Before becoming one of the world's most lauded distillers, Chip Tate studied theoretical physics, philosophy and theology, and worked in statistical analysis and as an assistant dean at Baylor University.

"Calling it a career path is probably giving it too much credit," Tate said.

While distilling might not be quite the natural progression, it turned out to be a fast fit for Tate, 38.

He had been considering opening a brewery but realized he was becoming "a whiskey drinker who liked beer, rather than a beer drinker who liked whiskey."

His Balcones Distilling, in Waco, Texas, has been honored at an unprecedented clip since launching in 2008, including being named Whisky Magazine's craft whiskey distillery of the year in 2012.

His whiskeys feel bold, clean and distinctly American — distinctly of the American Southwest, even — while also surprising.

"I remember standing watching some established Scottish whisky industry figures tasting (Balcones) at the awards dinner at the 2012 World Whiskies Awards," said Pierre Thiebaut, of whiskey website connosr.com, by email. "They were giving each other sideways looks as if to say 'How is he doing this in such a short space of time?'" Tate can only sort of explain it.

"There's not a simple answer," he said. "It's a cost-intensive, ingredient-intensive and time-intensive process, and that combined with good technique and good fortune has resulted in whiskey that some people thought couldn't be created."

It's true that many of his acolytes cite Tate's boldness. The first two Balcones releases, for instance, were head scratchers of a sort: Baby Blue, a soft, earthy and floral blue corn whiskey that won a prestigious double gold at the San Francisco World Spirits Competition months after its release, and Rumble, a sweeter whiskey distilled from wildflower honey, mission figs and turbinado sugar that's reminiscent of rum while staying true to its muscular whiskey roots.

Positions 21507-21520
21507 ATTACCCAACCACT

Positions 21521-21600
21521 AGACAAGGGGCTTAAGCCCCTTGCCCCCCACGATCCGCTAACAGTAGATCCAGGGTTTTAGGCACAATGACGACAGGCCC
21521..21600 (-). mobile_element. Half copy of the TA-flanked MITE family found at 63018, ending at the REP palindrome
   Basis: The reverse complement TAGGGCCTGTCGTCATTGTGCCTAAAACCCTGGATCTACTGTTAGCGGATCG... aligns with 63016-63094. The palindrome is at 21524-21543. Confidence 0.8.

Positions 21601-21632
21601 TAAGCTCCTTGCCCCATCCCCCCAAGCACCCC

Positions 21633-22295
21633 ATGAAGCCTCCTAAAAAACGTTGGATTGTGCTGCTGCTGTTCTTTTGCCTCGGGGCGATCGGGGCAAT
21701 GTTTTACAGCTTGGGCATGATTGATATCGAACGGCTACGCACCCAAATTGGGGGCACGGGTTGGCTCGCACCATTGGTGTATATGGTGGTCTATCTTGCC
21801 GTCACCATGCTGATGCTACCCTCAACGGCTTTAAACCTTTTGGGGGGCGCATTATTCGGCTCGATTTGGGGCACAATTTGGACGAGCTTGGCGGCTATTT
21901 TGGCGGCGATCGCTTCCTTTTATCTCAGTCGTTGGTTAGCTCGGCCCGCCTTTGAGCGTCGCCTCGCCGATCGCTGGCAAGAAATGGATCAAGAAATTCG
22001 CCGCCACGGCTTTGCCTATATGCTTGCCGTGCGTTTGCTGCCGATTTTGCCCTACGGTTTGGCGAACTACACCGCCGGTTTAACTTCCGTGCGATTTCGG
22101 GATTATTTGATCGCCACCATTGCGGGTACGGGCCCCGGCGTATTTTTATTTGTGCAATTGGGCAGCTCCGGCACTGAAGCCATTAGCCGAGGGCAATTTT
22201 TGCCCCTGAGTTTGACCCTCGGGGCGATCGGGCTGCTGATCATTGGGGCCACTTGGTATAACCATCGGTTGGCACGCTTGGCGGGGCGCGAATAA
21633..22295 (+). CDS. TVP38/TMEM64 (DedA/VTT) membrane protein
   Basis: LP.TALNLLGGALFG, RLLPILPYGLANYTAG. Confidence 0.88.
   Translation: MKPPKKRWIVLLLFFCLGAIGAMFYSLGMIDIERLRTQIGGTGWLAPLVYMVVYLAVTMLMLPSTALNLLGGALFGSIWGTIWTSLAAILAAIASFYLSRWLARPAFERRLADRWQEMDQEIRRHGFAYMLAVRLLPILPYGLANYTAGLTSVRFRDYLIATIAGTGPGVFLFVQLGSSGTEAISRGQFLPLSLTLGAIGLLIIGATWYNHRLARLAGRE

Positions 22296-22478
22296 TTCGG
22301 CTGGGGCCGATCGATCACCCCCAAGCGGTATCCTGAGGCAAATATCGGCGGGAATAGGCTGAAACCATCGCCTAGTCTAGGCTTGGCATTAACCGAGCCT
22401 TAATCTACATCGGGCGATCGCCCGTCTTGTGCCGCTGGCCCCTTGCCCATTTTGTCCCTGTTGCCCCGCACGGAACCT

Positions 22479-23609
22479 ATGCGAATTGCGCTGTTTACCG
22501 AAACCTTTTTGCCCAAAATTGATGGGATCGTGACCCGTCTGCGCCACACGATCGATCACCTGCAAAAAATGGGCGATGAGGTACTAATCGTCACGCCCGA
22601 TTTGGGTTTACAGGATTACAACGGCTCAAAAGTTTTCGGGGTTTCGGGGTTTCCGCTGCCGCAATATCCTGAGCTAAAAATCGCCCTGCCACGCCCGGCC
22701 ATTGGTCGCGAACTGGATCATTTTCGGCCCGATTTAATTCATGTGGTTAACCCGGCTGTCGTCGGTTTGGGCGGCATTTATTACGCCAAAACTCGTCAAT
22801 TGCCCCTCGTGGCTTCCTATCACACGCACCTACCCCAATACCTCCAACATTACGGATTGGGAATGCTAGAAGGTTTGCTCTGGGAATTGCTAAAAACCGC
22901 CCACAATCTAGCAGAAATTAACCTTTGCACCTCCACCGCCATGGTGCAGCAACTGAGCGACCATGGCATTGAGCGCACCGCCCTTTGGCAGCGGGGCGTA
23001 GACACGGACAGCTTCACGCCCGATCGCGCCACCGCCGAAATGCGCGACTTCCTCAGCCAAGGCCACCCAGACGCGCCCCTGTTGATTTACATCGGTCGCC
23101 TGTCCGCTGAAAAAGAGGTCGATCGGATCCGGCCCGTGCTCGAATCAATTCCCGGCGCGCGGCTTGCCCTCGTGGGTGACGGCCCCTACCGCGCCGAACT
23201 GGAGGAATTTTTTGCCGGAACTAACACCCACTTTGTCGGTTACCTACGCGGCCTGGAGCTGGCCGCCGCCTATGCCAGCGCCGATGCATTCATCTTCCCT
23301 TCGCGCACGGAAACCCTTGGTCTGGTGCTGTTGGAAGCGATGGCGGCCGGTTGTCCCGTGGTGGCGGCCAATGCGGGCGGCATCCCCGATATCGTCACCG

"We wanted whiskey that was approachable, but people would be surprised by," Tate said.

Other bold experiments have followed, like Brimstone, a brash corn whiskey smoked with oak that more than one person has compared to drinking a campfire (and which would likely appeal to fans of the peatiest Scotch whiskies).

Balcones has attracted the most attention, however, for its most conventional whiskey: a complexly nutty single malt that has bested Scottish and Japanese single malts in competition.

Even when discussing such successes, Tate still sometimes sounds like that seminary student who has traveled a long road to an unexpected destination.

"I don't know what I was expecting to happen, but it has happened faster than I expected," he said. "It's hard to un-knit the fabric of fate."

jbnoel@tribune.com